a) no significant segregation was found in the tests with mixtures of particles of different densities, or

b) segregation was found, but all indices of segregation were statistically the same.

Considering that none of the sources of variation were significant, the mean and standard deviation of all indices obtained from the tests were calculated for this set of tests, which results:

mean = 0.008657

standard deviation = 0.007333

Considering that the index of segregation is, by definition, always positive and that the distribution is monocaudal, it results that the probability of the mean being other than zero is 25%. So, either the differences in particle density do not induce coning segregation or they induce a segregation so small that the index of segregation is of the same magnitude as the experimental error.

Figure 4 presents the results of this set of tests as a graph where the index of segregation is plotted against the densities ratio; each line corresponds to a fixed distance of fall.


Table 5: Analysis of variance of the test results for different particle size ratios

Source of variation Freedom degrees Sum of squares (x103) Average squares (x103) F
Distance of fall (h) 1 316.26 316.26 14,335
Particle size (D) 2 114.89 57.45 2,604
Density (r) 2 0.02 0.01 0.53
Interaction h x D 2 2.92 1.46 66.07
Interaction h x r 2 0.02 0.01 0.42
Interaction D x r 4 0.05 0.01 0.53
Interaction h x D x r 4 0.12 0.03 1.31
Residue 72 1.59 0.02 1.00
Total 89 435.86    



Figure 3: Index of segregation versus particle diameters ratio.


Table 6: Analysis of variance of the test results for density ratios

Source of variation Freedom degrees Sum of squares (x104) Average squares (x103) F
Distance of fall (h) 1 6.46 6.46 1.109
Particle size (D) 2 8.23 4.12 0.707
Density (r) 2 8.60 4.30 0.736
Interaction h x D 2 9.51 4.76 0.817
Interaction h x r 2 8.06 4.03 0.692
Interaction D x r 4 27.71 6.93 1,190
Interaction h x D x r 4 26.53 6.63 1,140
Residue 72 419.01 5.82 1,000
Total 89 514.11    


It is not possible to identify any tendency for a variation in the index of segregation with the ratio of densities for one of the three diameters. This probably means that the deviations found for any given condition are due to experimental errors. Comparison of indices of segregation calculated for both sets of tests leads to the observation that the figures for set II are smaller than those for set I. This fact, associated with the absence of a tendency towards variation, may lead to the first hypothesis, that no significant segregation is induced by differences in particle density.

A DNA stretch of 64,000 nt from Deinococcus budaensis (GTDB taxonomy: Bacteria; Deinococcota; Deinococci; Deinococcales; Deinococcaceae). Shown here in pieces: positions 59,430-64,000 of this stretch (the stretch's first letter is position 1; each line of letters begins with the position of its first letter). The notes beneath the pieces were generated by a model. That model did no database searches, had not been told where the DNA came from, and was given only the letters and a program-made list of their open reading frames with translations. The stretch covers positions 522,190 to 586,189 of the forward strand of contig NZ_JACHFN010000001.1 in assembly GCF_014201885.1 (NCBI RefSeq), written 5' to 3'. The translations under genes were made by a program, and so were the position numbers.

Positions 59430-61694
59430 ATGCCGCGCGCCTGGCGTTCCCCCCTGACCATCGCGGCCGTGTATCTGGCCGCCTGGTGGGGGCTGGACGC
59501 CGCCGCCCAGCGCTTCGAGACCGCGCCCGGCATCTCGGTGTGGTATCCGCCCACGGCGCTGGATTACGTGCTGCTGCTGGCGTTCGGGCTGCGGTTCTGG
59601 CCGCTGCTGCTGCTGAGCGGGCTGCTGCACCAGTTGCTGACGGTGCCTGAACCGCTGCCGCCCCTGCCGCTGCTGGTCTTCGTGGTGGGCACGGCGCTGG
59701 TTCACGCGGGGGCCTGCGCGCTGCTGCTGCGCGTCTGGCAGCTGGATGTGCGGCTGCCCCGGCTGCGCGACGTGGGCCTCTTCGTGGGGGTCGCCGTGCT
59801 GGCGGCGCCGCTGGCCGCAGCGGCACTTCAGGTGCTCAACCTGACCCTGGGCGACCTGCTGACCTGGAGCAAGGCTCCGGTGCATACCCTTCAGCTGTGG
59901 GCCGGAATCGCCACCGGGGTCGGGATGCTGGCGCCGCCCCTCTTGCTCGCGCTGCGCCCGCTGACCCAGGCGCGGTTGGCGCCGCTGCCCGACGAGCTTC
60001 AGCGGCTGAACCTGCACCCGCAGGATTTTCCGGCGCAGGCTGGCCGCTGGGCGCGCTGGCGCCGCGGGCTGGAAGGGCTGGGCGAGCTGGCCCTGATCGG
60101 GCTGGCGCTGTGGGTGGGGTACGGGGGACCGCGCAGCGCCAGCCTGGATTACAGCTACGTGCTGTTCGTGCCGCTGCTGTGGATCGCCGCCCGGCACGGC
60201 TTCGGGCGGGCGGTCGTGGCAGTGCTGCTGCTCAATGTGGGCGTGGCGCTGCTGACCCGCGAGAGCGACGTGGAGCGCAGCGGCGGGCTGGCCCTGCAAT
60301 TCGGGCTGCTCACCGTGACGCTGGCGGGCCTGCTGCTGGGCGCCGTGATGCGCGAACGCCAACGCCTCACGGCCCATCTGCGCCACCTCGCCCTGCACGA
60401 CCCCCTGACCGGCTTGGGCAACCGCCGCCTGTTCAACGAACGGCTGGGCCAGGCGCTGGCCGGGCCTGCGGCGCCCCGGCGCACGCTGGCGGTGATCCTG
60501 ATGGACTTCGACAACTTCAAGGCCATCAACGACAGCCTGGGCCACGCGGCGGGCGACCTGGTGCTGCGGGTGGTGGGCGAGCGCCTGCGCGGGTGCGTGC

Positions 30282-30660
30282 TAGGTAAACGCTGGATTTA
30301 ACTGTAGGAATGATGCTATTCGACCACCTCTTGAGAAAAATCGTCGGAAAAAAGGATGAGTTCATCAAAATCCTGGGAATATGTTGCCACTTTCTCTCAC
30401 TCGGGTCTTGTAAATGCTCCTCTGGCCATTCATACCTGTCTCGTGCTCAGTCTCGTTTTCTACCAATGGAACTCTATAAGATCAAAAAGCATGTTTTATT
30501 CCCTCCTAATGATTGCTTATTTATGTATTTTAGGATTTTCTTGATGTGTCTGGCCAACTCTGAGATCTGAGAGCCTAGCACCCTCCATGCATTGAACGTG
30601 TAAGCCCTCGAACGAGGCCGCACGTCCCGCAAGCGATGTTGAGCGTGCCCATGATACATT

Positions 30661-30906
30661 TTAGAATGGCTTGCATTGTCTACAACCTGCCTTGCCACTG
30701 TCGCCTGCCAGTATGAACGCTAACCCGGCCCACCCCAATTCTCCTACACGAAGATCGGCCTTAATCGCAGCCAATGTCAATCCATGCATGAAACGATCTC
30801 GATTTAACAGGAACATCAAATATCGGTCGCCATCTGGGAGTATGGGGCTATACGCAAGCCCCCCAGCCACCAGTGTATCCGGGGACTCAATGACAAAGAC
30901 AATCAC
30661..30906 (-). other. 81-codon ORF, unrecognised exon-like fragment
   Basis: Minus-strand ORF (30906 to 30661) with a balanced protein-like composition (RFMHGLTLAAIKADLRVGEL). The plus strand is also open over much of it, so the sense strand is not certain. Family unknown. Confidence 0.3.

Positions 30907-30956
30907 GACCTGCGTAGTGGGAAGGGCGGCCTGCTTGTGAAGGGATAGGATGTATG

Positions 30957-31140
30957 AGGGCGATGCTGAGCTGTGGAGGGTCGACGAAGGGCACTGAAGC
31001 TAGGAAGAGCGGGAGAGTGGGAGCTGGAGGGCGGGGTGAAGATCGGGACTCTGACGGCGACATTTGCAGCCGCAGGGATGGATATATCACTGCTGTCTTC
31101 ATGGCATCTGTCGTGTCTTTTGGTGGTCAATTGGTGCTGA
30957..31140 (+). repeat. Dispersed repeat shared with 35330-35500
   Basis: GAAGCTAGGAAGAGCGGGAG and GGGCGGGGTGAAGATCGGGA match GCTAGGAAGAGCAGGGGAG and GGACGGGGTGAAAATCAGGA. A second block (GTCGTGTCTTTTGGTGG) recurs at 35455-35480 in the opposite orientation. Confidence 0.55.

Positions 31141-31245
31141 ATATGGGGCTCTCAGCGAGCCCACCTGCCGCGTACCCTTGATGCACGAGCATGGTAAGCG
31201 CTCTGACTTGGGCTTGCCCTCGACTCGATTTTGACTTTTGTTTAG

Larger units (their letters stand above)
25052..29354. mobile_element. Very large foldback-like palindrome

Figure 4: Index of segregation versus densities ratio.


It can also be noted from Figure 4 that the indices of segregation for a diameter of 2.87 cm are higher than those for diameters of 1.84 cm and 1.30 cm which, by the way, are statistically the same. Further experiments would be needed to find a critical value of particle diameter, above which segregation induced by difference in particle density would increase.



  • The main factor to induce coning segregation is the difference in the particle sizes in the mixture; in other words, particle size is the main physical property to induce coning segregation.
  • There is a tendency to increase segregation by increasing the particle size ratio.
  • The distance of fall has a large influence on coning segregation induced by differences in particle size: the higher the value of h, the higher the index of segregation.
  • There is a synergy between difference in particles size and distance of fall, as far as coning segregation is concerned.
  • Particle density does not affect coning segregation induced by difference in particle size.
  • Differences in particle density do not induce coning segregation.



D Particle diameter

f Mass fraction

F Ratio of variance

h Distance of free fall

IS Index of segregation

m Mass in angular segment i

M Mass in the pile section

r Particle radius


i Angular segment

A Component A of the mixture

B Component B of the mixture

T Total mixture

Greek Letters

a Angle of the slope of a conical pile

m Coefficient of friction

r Particle density